AA: The first time I did stand-up, I remember going through a phase as an actor where I wasn’t working much because there weren’t any roles out there for Arab Muslims with the name Ahmed Ahmed. I remember having frustrations and people telling me I should do stand-up, and I kind of ignored it because I wanted to be taken seriously as an actor and I wanted to follow in the footsteps of all the greats. I remember dabbling into it an event or a dinner that a friend was having and they wanted to get a comedian, and I said, ‘Well I have six minutes of material that will probably work.’ So I did it and got really good laughs, and then I kind of just let it fall off to the way side for a couple of years actually, and I was kind of just in purgatory, not really knowing any direction I was going in. Then I ran out of money and went back to waiting tables, and it was while I was waiting tables is where it retriggered. I was working at a restaurant that didn’t serve great food, so I had to make up for it by making my customers laugh to earn tips. The real sort of spark that started the whole fire was when I was waiting tables one night, it was on the brink of when I was getting ready to quit. I didn’t want to go back to acting because I was only playing terrorists and cab drivers and stuff like that, and I wanted to have more of a voice. I remember an old woman came into our restaurant with her fiver older sons, they were all in the 50’s and she must’ve been 90 years old. These were like older men dressed in blazers wearing ascots, very conservative and what seemed to be almost flamboyantly gay. At one point the woman pulled me by my tie and said, ‘You’re very funny,’ and she put $300 in my hand and said, ‘You should be a comedian. We don’t come here for the food we come here for the service. You gave us great service and you’re very funny. You should be a comedian.’ And I said, ‘You think you know funny mam?’ And she goes, ‘Well of course I do, look at all my sons.’ And they all started clapping and saying, ‘Oh mother!’  It seemed as if she was a widow, like she wasn’t there with her husband. She had a lot of jewelry; old Pasadena money. And this was in a loud restaurant with 500 people and a jazz band playing in the background, so everything kind of stopped when she said that, the skies kind of spilt open and it was a moment. This was the woman who was sending the message. About a month later I took her advice. I was driving down Ventura Boulevard in the valley, they had a club back then called the LA Cabaret Comedy Club. I drove past it and looked over to my right and there was a sign that said open mic tonight, 5 minutes. I remember having my 6 minutes, so I went in and signed up and went onstage in front of about 40 aspiring comedians and I remember having a really good set. Because making comics laugh is the toughest thing, so I figured if these guys are laughing I guess I’m pretty good.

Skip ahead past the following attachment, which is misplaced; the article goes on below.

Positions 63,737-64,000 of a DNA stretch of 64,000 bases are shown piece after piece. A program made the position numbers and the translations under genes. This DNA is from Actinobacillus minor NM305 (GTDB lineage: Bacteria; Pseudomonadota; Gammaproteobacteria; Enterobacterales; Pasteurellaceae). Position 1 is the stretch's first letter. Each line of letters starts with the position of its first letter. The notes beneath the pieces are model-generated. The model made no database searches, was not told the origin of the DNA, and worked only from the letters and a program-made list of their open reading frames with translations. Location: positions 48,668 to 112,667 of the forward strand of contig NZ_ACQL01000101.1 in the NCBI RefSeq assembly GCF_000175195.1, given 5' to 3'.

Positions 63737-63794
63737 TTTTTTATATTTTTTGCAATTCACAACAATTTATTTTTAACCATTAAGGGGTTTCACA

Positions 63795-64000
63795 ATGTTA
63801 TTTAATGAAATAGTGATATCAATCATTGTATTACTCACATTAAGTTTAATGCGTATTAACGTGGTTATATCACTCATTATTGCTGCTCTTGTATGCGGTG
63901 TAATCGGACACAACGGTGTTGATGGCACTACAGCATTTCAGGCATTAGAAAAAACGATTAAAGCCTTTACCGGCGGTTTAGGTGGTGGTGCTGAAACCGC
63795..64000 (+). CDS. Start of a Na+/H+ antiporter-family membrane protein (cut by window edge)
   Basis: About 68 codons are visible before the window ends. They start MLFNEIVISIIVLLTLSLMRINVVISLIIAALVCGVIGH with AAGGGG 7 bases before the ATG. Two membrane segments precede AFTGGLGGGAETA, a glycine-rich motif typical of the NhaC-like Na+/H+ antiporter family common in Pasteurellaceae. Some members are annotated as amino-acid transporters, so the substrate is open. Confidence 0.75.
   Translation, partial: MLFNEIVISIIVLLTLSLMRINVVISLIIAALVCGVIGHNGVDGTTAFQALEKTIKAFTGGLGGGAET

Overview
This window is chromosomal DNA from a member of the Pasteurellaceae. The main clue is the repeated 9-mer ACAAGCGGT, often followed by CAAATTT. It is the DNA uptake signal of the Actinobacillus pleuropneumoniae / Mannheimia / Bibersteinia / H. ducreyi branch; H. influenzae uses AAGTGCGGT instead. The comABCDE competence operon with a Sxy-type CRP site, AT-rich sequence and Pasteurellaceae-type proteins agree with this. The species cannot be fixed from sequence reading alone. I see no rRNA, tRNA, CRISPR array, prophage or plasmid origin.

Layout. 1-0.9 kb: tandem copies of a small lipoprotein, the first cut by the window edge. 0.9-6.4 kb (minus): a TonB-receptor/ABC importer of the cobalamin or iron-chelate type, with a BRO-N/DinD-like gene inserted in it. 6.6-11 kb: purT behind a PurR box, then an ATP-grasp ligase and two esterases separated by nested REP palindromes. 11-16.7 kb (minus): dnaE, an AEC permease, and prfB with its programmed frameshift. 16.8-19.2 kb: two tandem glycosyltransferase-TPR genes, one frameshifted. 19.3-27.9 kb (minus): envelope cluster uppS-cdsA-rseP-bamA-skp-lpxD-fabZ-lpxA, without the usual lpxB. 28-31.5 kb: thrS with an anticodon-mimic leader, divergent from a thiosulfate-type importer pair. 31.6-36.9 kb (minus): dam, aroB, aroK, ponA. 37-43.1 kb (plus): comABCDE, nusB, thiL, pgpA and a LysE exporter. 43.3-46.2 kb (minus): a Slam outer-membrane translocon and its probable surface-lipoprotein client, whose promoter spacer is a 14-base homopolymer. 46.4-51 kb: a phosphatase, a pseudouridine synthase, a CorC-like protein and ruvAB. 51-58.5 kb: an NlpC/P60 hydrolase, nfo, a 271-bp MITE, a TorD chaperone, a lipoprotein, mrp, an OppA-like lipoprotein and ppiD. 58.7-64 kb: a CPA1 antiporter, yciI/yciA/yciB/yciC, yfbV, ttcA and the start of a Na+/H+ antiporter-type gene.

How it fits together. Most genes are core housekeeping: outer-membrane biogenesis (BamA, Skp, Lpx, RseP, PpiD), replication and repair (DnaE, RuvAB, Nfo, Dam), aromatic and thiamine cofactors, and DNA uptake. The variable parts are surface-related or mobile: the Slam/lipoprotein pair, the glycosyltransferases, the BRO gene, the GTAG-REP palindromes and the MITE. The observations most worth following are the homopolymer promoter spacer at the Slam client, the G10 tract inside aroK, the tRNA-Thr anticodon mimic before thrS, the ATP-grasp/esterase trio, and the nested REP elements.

What was the process for you becoming a professional comedian?
AA: What happened was after I did that first night I went down to the comedy clubs to go showcase, and I couldn’t even get a showcase. Then there was what they called potluck night or open mic night where you would stand in line; like at The Laugh Factory you’d stand in line for the whole day. You’d get there at two o’clock and it’d be like the first ten comics who stood in line got to go onstage for three minutes. At one point I went down there and I said, ‘I’m not going to wait in line for three minutes.’ At The Comedy Store it was kind of similar; you’d sign up and if you were lucky you’d get on at one in the morning in front of three people. So I just figured that’s not the route to go, so I started doing alternative rooms, coffee houses, poetry nights, open mic nights at a bar, drive a hundred miles to go do a gig for a hamburger and a beer, whatever it took. Then at one point I started my own comedy show at place that used to be Dublin’s on the Sunset Strip. It was right around the time when comedy clubs were going through a lull. I started comedy when I was 24, so like 94’-95’, and then I started my own room in 1999. My comedy room was interesting because it was right on Sunset Boulevard, there was a lot of foot traffic, the place was called Dublin’s, it was a very famous and popular sports bar. Upstairs they had this empty room on Tuesday nights, so we basically took it over and built a makeshift stage and for four years; literally almost 300 or 400 people would show up every night, standing room only to watch Dane Cook, Pablo Francisco, Roseanne Barr, Dave Chappelle and Bobby Lee from MAD TV. I would either host the show or throw myself up in the lineup every week. The magic about the room was, it was on Sunset Boulevard, it was free and we always had celebrities and hot chicks in there. So it was a slam dunk for people to come. They would come for the show but stay for the atmosphere.